Potential Tool to Test MD Therapies: Lab-grown Muscle Fibers That Stay Alive Longer with New Gelatin Chip
Scientists have developed a new gelatin matrix, or “chip,” which allows them to grow muscle fibers in the laboratory for at least three weeks.
These lab-grown muscle fibers can be used not only to study normal muscle development but also to shed light on the biology of muscle diseases. They might also be a perfect tool to test drugs being developed to treat muscle diseases such as muscular dystrophy.
“Disease and disorders involving skeletal muscle — ranging from severe muscular dystrophies to the gradual decrease in muscle mass with aging — dramatically reduce the quality of life for millions of people,” Prof. Megan McCain, assistant professor of biomedical engineering and stem cell biology and regenerative medicine at the University of Southern California, said in a press release.
“By creating an inexpensive and accessible platform for studying skeletal muscle in the laboratory, we hope to enable research that will usher in new treatments for these patients,” she added.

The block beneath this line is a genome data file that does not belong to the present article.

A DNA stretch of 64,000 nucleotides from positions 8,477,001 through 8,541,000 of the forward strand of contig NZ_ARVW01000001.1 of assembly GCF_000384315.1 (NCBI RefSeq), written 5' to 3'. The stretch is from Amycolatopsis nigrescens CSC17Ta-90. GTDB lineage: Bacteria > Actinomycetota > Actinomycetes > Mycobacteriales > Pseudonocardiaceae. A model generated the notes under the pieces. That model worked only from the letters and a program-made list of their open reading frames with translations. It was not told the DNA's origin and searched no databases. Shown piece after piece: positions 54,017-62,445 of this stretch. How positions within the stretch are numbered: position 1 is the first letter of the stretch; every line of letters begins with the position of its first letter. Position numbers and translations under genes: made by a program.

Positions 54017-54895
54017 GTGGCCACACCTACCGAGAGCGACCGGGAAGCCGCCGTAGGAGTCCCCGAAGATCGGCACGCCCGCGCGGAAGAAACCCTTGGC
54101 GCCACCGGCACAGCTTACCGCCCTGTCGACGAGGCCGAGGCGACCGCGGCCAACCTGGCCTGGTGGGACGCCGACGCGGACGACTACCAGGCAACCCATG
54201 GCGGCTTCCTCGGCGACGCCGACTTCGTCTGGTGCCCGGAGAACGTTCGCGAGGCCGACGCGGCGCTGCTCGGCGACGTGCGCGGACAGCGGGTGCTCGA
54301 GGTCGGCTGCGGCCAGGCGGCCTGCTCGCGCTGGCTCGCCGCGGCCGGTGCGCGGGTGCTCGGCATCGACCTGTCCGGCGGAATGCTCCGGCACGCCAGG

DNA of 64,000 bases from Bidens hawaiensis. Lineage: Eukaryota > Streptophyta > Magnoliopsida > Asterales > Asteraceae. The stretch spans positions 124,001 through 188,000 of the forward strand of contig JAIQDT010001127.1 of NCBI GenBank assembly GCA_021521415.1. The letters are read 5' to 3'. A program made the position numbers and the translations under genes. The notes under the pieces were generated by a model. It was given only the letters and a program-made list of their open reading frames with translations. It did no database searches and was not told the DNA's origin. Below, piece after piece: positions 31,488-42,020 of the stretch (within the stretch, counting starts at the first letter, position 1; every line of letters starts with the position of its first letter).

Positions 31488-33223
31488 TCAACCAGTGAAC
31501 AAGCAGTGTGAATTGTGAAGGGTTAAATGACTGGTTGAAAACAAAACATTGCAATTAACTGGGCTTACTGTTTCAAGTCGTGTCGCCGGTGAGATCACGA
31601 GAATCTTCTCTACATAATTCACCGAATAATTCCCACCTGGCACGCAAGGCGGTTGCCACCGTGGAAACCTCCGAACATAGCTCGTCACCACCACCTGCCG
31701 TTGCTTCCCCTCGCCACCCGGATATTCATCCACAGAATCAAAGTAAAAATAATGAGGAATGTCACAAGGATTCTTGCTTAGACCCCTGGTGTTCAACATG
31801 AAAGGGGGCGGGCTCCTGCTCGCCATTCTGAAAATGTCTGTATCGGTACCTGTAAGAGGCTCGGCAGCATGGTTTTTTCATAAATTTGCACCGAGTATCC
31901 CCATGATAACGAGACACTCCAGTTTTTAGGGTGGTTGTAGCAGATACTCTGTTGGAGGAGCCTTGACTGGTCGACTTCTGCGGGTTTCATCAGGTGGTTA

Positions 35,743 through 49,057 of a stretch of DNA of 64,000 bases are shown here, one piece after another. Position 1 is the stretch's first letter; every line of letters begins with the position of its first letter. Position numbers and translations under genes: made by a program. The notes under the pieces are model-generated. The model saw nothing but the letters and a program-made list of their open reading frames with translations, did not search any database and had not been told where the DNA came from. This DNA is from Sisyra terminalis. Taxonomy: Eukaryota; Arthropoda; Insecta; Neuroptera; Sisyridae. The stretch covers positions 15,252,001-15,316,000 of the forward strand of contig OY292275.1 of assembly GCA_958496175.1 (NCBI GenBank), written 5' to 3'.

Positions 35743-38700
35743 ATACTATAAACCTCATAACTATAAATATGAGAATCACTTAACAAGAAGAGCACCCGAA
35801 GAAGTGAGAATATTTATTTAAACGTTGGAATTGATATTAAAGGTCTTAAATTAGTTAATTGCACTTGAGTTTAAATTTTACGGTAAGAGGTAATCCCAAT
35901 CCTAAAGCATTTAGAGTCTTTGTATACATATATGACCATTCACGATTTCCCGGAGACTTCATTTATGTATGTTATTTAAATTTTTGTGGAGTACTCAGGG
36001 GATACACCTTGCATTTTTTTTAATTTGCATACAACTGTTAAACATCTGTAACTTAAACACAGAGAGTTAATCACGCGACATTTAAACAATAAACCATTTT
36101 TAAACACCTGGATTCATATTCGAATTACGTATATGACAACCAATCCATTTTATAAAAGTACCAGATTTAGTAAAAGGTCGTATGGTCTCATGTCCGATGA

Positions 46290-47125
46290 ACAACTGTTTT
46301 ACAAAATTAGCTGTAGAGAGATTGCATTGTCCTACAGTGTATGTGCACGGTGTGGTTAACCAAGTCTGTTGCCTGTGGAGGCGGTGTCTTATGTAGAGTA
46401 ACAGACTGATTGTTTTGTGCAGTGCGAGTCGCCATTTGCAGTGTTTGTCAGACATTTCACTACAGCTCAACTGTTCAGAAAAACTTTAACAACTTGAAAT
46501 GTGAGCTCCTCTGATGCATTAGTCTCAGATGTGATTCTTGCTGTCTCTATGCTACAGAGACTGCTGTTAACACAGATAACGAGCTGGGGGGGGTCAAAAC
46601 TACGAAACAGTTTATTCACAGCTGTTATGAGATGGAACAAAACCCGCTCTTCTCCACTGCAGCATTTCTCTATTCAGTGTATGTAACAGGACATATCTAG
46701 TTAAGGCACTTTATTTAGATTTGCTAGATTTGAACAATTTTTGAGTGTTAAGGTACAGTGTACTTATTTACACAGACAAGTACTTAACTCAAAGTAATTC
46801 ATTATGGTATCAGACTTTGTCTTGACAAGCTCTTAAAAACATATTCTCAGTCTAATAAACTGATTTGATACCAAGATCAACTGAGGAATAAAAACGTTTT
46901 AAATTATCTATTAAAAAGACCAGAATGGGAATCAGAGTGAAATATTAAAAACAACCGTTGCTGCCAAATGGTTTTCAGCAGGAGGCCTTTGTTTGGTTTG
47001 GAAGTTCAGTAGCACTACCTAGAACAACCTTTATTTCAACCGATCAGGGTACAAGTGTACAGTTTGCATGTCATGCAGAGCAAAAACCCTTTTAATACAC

The team of researchers constructed a “chip” made from gelatin. They grew mouse myotubes (fused muscle cells that will give rise to muscle fibers) on these chips. While myotubes usually detach from the matrix they are grown on after a week or so, when the new gelatin chip was used, they were still attached after three weeks. This meant that they were longer, wider, and more developed. The researchers anticipate that human muscle cells would thrive in the same way on this new matrix.
The researchers already received funding totaling $120,000 from the Eli and Edythe Broad Foundation, to use the chip they developed to study a neurodegenerative disease called amyotrophic lateral sclerosis (ALS), or Lou Gehrig’s disease. ALS affects neuromuscular junctions where the nerve cells meet the muscle cells, controlling their contraction.
Muscular dystrophy is a complex group of diseases. There are several therapeutic approaches under development to halt or even reverse the degeneration of muscles in muscular dystrophy. Being able to grow muscle cells in the laboratory and to maintain them for longer than has ever been possible could be invaluable in testing the effect of such drugs.